China's new fleet of unmanned aerial vehicles (UAV's) could reportedly find use as an autonomous, ship-launched defence against submarines. And, according to a paper published in the journal Advanced Materials Research, the UAV's will use genetic algorithms to spot the subs faster.
A genetic algorithm is one that works much like natural evolution. It narrows down search results, weeding out the weaker, off-topic responses, and recombining the "stronger" returned values into a better hybridised result. In the case of the Chinese UAV's, this result is a more efficient search pattern. And, by taking factors such as fuel economy, air and sea-based threats, and information from deployed sonar buoys, the UAV's can rapidly home in on enemy subs.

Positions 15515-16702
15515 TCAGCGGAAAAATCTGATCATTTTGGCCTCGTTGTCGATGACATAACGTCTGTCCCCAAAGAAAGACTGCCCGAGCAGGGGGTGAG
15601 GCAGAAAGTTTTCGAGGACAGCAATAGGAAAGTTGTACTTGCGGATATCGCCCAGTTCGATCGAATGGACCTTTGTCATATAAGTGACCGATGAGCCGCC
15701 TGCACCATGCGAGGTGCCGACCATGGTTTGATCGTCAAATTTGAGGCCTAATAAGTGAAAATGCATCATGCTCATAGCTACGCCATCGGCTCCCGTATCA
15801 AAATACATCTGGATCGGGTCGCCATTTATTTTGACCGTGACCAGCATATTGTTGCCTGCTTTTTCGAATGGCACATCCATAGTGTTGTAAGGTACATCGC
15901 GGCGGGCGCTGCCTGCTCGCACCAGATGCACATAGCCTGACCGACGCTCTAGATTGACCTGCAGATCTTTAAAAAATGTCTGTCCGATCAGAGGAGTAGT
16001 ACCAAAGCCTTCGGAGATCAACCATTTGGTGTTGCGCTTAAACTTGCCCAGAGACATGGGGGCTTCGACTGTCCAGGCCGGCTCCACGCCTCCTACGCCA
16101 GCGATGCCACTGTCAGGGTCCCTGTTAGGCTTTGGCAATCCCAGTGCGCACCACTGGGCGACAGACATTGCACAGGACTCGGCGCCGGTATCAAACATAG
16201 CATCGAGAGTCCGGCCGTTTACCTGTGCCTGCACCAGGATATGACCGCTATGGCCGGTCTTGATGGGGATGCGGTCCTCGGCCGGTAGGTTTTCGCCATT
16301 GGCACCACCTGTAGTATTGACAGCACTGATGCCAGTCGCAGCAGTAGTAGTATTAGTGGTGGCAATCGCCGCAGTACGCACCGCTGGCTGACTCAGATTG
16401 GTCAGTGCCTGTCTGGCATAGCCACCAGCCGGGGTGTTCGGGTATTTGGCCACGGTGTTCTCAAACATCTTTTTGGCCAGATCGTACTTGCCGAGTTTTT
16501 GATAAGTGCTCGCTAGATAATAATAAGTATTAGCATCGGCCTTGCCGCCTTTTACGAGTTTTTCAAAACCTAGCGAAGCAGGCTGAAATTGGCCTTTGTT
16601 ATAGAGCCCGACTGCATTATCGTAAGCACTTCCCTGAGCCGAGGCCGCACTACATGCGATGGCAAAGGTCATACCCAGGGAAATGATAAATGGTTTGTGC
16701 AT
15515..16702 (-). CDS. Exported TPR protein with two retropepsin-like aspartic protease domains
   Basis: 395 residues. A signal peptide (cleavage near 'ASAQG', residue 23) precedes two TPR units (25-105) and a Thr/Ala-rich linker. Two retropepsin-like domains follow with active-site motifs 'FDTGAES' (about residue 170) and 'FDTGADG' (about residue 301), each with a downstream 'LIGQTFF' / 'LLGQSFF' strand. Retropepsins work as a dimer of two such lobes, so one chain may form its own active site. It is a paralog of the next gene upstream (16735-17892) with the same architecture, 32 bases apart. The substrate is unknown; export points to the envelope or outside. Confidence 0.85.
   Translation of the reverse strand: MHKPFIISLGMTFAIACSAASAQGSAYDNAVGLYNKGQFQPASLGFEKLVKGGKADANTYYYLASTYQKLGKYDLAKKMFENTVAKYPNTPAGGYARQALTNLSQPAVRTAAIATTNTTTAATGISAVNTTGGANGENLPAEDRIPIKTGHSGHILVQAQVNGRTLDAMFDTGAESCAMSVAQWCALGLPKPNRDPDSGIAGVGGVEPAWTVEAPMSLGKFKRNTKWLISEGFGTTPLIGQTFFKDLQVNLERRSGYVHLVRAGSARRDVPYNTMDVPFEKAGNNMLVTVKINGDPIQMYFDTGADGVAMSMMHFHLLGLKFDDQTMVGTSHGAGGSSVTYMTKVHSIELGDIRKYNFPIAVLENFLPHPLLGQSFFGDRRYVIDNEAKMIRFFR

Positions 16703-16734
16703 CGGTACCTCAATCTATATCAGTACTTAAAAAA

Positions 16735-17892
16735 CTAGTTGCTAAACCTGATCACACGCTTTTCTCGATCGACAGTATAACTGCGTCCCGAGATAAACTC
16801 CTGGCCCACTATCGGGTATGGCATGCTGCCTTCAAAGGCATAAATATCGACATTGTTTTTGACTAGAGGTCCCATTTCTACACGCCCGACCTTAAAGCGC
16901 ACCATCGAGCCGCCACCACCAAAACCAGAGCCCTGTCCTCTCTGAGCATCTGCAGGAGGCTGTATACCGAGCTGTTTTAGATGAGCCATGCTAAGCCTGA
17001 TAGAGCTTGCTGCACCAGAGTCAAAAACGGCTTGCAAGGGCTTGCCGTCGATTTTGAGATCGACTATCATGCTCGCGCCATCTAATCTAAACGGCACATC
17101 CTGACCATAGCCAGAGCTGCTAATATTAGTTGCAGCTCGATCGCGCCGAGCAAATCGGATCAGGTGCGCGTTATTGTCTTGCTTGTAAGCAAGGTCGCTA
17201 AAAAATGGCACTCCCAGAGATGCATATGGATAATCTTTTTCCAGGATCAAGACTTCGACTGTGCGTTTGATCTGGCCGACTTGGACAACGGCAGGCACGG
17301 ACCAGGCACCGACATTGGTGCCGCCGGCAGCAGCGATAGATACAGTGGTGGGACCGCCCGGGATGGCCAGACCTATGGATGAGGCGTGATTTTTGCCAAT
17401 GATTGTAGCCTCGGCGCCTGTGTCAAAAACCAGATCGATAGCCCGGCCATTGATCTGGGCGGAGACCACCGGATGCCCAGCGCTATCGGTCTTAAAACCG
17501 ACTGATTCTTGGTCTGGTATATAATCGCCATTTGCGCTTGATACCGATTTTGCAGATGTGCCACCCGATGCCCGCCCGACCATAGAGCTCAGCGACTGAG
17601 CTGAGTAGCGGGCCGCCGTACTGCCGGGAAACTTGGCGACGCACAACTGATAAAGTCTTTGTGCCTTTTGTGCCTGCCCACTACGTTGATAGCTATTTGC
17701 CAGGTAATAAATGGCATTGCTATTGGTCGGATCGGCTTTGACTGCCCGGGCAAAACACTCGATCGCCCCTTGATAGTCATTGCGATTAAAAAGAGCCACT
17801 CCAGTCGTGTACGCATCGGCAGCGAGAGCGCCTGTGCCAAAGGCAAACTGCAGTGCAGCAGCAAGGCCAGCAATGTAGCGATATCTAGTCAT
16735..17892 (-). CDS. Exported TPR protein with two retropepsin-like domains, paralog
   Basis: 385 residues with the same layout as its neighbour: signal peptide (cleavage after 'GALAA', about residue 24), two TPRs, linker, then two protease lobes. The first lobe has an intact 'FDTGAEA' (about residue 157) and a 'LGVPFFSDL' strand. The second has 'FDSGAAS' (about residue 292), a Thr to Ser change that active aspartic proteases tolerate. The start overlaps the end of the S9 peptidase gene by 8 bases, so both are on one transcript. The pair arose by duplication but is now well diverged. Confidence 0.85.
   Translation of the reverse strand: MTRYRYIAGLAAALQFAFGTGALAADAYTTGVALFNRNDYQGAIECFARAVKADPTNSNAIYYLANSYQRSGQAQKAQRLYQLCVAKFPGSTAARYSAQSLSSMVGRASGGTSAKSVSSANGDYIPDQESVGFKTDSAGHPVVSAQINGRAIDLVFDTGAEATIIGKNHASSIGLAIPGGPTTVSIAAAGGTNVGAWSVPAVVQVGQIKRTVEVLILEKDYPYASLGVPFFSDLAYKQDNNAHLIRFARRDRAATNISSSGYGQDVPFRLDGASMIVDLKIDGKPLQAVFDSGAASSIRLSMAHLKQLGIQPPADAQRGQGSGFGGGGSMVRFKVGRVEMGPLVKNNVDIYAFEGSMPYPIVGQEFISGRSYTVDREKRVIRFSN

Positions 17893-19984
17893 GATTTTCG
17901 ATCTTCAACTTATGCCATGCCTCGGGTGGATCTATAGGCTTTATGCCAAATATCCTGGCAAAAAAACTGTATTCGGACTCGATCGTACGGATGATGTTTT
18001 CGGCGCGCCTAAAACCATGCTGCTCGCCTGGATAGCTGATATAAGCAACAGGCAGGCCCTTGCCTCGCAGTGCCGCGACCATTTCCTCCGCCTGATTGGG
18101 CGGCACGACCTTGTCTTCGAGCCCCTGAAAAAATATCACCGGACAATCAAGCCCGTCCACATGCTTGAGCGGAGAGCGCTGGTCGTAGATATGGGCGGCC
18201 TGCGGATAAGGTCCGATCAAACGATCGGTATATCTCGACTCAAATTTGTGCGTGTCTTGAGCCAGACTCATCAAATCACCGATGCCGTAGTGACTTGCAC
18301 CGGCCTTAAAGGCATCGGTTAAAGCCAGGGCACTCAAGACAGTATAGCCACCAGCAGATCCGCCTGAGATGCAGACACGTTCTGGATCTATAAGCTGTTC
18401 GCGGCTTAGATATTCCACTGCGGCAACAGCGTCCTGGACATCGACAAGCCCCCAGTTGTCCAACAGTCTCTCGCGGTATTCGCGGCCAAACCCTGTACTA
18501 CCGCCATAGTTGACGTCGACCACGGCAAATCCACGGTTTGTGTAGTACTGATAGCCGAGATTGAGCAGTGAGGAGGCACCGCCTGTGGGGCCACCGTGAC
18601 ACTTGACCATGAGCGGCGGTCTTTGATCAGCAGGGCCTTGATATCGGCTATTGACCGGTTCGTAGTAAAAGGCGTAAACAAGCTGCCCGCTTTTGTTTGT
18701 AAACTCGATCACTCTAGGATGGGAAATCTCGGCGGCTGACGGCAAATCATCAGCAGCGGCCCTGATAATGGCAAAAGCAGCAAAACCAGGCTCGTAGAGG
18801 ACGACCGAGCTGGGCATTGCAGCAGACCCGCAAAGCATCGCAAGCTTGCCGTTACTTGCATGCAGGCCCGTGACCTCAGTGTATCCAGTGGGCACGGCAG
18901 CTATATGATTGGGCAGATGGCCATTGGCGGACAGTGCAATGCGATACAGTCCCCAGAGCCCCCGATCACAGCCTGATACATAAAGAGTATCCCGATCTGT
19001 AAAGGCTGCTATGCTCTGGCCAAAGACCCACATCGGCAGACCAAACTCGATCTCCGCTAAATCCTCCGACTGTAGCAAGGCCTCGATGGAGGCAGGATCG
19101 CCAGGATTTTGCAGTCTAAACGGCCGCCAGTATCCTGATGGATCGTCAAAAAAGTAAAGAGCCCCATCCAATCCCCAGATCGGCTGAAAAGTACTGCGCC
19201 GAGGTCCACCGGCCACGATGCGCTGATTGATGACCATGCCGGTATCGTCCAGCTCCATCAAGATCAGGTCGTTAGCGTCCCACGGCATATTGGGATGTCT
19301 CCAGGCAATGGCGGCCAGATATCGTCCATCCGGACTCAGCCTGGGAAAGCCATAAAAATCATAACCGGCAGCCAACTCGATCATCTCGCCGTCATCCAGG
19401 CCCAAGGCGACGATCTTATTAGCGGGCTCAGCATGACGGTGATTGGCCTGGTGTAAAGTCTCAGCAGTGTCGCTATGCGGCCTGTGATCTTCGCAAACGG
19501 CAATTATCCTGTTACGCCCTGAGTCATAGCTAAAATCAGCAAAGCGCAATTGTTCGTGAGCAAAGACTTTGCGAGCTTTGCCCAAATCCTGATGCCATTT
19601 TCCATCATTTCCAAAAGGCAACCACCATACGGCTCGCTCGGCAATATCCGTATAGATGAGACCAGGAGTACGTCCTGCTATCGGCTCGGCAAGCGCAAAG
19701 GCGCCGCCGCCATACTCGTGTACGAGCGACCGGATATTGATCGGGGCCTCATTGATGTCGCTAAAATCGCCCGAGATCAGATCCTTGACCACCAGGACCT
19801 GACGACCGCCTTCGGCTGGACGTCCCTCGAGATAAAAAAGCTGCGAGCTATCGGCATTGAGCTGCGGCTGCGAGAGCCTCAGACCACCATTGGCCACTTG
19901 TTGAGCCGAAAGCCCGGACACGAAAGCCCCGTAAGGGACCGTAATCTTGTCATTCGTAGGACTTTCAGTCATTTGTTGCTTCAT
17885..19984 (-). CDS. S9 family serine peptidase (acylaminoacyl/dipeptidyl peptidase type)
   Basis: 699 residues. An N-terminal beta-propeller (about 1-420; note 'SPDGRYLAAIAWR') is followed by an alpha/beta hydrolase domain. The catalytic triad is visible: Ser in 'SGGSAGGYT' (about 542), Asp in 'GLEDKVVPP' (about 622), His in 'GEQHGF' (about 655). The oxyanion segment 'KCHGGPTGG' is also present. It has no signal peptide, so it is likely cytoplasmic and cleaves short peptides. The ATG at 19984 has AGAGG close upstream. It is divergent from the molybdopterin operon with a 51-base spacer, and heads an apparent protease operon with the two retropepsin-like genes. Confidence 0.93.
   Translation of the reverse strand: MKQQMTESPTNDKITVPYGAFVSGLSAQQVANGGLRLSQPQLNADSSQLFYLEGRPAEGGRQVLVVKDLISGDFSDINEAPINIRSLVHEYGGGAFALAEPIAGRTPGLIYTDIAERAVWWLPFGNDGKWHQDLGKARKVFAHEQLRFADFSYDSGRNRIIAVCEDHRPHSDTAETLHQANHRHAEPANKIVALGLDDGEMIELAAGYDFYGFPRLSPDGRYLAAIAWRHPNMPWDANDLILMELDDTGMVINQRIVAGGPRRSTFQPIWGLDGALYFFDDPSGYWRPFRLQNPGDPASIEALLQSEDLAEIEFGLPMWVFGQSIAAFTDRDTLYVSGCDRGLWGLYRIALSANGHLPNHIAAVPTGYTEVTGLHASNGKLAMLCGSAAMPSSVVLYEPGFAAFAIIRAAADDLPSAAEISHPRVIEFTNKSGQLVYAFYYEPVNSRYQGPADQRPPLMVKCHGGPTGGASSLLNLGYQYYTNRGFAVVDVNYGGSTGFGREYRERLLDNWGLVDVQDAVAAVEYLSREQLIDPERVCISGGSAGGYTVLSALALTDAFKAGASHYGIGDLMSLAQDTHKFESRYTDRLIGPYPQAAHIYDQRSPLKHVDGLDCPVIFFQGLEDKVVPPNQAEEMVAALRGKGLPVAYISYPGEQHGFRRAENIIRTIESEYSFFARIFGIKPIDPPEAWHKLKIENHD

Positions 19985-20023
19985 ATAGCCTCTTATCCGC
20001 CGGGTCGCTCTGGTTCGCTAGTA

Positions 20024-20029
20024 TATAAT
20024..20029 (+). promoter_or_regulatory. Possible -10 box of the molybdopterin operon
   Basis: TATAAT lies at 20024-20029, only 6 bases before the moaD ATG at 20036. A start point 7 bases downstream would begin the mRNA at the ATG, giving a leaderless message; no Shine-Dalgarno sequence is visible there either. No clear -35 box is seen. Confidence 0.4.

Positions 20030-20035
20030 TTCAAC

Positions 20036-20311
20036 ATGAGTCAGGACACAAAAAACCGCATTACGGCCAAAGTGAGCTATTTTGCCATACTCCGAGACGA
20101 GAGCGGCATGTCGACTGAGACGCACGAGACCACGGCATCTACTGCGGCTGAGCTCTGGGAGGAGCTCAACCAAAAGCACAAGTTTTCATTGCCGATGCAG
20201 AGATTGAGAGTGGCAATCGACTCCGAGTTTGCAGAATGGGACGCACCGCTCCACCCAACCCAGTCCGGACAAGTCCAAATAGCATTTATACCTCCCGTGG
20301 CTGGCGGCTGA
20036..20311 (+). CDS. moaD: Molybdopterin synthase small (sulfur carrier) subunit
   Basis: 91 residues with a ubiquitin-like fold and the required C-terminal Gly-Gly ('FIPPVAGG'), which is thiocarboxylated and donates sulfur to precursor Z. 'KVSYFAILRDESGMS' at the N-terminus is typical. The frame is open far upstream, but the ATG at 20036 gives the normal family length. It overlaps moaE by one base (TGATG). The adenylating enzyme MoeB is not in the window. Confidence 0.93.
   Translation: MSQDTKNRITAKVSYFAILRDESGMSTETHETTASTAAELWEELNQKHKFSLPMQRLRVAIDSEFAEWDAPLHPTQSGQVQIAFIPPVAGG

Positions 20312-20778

Given the US's renewed interest in the Pacific theatre as well as renewed tensions with Taiwan, it does seem a bit odd that the PRC is letting everyone see its cards, so to speak. Then again, China also published a paper on how to hack US cyber-structures and its electricity grid back in 2010, then proceeded to do so with the American intelligence community apparently powerless to stop it. [New Scientist via PopSci]